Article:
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Electricity demand in India may go up substantially this year as forecasters predict the possibility of an extended summer. Moderate weather in April, however, has kept power consumption almost flat in a month when demand usually starts picking up. Thunderstorms and showers in parts of the country this month brought relief for distribution companies that have limited paying capacity and face congestion in power transmission.
However, the possibility of El Nino, a weather condition that usually affects monsoon rains in India, may trigger higher power demand for irrigation towards the fag end of summer. Delayed or scanty rains would reduce water levels in reservoirs, hurting operations of hydropower stations and possibly exacerbating the power situation.
In April, power demand was flat compared with the same month in the past couple of years. Rajasthan, Haryana and Punjab did not procure much power from the marketto meet short-term requirements as moderate weather kept electricity demand in control. Despite this sluggish demand, electricity prices on trading exchanges increased to about Rs3.70 a unit from Rs3 in March. It will swell further as summer intensifies and consumers demand more power for cooling, said an electricity trader based in Ahmedabad.
"Demand for electricity starts going up from April but this time demand went up only marginally," said a top executive of a state utility, citing higher usage of electronic gadgets in households and commercial establishments for the rise as moderate weather helped keep cooling demand in check.
However, he expects consumption to start gaining momentum soon. "According to weather projections, we are expecting an extended summer and higher electricity demands to continue till August instead of July," he said. He expects the picture to become clearer "as we go closer to monsoons". India may face acute power shortage if the monsoon reaches late and triggers demand for more power when thermal power stations are shut and hydroelectric projects generate less, he said.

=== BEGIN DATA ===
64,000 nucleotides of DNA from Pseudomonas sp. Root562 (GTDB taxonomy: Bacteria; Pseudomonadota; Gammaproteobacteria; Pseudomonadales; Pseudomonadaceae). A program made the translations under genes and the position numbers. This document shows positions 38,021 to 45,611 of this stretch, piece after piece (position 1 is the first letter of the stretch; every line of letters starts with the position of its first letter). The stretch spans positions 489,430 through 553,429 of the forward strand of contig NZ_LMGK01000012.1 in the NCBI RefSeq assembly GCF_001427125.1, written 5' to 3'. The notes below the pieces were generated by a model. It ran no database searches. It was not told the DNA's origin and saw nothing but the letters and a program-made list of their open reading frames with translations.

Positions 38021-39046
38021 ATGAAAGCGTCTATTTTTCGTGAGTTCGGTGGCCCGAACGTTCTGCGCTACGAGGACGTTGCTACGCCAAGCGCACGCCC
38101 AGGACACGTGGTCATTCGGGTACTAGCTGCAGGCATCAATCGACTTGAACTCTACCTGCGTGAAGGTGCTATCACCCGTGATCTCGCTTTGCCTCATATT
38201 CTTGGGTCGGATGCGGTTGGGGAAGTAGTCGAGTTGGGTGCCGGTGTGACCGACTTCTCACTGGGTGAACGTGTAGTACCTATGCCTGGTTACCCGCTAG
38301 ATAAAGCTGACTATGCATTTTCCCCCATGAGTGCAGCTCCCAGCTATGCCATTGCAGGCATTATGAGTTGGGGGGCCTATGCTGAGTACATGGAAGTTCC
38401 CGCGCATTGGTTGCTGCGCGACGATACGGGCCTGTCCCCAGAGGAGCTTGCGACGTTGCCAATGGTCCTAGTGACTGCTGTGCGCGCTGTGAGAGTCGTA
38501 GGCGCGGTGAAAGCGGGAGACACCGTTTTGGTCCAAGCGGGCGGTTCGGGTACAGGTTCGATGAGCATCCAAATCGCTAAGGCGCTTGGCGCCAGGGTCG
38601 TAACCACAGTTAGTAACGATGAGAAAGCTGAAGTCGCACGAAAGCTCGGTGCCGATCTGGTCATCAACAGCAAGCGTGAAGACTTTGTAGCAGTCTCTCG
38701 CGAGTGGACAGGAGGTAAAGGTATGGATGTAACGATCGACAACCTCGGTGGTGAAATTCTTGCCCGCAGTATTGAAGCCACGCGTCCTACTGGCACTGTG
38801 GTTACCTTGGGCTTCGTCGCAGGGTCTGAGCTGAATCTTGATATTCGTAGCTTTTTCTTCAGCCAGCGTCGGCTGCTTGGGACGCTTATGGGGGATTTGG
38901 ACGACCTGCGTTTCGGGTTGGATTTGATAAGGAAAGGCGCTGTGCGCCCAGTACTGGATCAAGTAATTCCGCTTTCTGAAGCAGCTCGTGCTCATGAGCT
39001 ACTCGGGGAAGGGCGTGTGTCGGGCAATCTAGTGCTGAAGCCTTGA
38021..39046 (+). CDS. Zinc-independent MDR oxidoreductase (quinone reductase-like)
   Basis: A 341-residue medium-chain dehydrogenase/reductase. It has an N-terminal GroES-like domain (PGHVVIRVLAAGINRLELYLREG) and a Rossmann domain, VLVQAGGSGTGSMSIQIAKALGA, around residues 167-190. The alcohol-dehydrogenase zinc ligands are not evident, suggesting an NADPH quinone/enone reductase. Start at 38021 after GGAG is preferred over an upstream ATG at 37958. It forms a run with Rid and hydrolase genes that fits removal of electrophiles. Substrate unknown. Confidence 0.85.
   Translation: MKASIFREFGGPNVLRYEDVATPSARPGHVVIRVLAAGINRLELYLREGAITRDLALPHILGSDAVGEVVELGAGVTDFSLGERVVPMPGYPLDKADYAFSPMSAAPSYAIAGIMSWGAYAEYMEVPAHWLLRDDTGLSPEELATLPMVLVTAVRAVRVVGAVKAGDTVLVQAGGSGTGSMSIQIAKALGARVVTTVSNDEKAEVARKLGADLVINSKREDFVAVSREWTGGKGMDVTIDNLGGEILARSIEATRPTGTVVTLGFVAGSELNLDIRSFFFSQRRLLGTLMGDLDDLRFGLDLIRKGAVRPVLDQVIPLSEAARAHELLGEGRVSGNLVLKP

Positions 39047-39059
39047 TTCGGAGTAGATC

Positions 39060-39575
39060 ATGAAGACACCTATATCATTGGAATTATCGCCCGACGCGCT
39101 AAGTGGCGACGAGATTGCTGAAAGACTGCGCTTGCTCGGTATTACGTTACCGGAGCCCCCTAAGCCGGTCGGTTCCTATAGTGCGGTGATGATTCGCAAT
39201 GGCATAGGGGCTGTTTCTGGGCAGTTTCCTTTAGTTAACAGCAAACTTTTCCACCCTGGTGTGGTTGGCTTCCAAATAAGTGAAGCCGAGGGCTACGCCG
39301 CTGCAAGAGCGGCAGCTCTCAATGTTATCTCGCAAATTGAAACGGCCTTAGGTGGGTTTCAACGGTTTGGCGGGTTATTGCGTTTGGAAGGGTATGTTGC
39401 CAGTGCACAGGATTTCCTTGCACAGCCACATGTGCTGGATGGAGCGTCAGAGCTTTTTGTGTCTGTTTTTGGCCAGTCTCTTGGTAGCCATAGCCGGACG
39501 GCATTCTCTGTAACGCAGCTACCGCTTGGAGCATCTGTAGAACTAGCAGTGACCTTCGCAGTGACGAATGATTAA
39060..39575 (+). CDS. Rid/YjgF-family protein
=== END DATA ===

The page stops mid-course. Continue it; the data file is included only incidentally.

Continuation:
Tata Power Delhi Distribution, which distributes power in parts of the capital, is expecting demand to go over 6,100 MW in Delhi this year. "Last year, the Central Electricity Authority projected Delhi's electricity demand to go up to 6,063 MW but it remained limited to 5,653 MW. We are expecting it to rise to 6,100 mw in view of the El Nino condition that may delay monsoons," said Chief Executive Praveer Sinha. The company didn't see any change in supplies during April.
Commenting on the demand and supply scenario, Indian Energy Exchange director for business development Rajesh Kumar Mediratta said: "Since 2009, India has added close to 70,000 MW of generation capacity, which would have been good enough to take care of the country's power demands if we had built adequate transmission capacities. A substantial chunk of power generated in India remains locked in certain regions due to lack of evacuation capacities." The last time India witnessed El Nino conditions were in 2009, when monsoon rains were poor.
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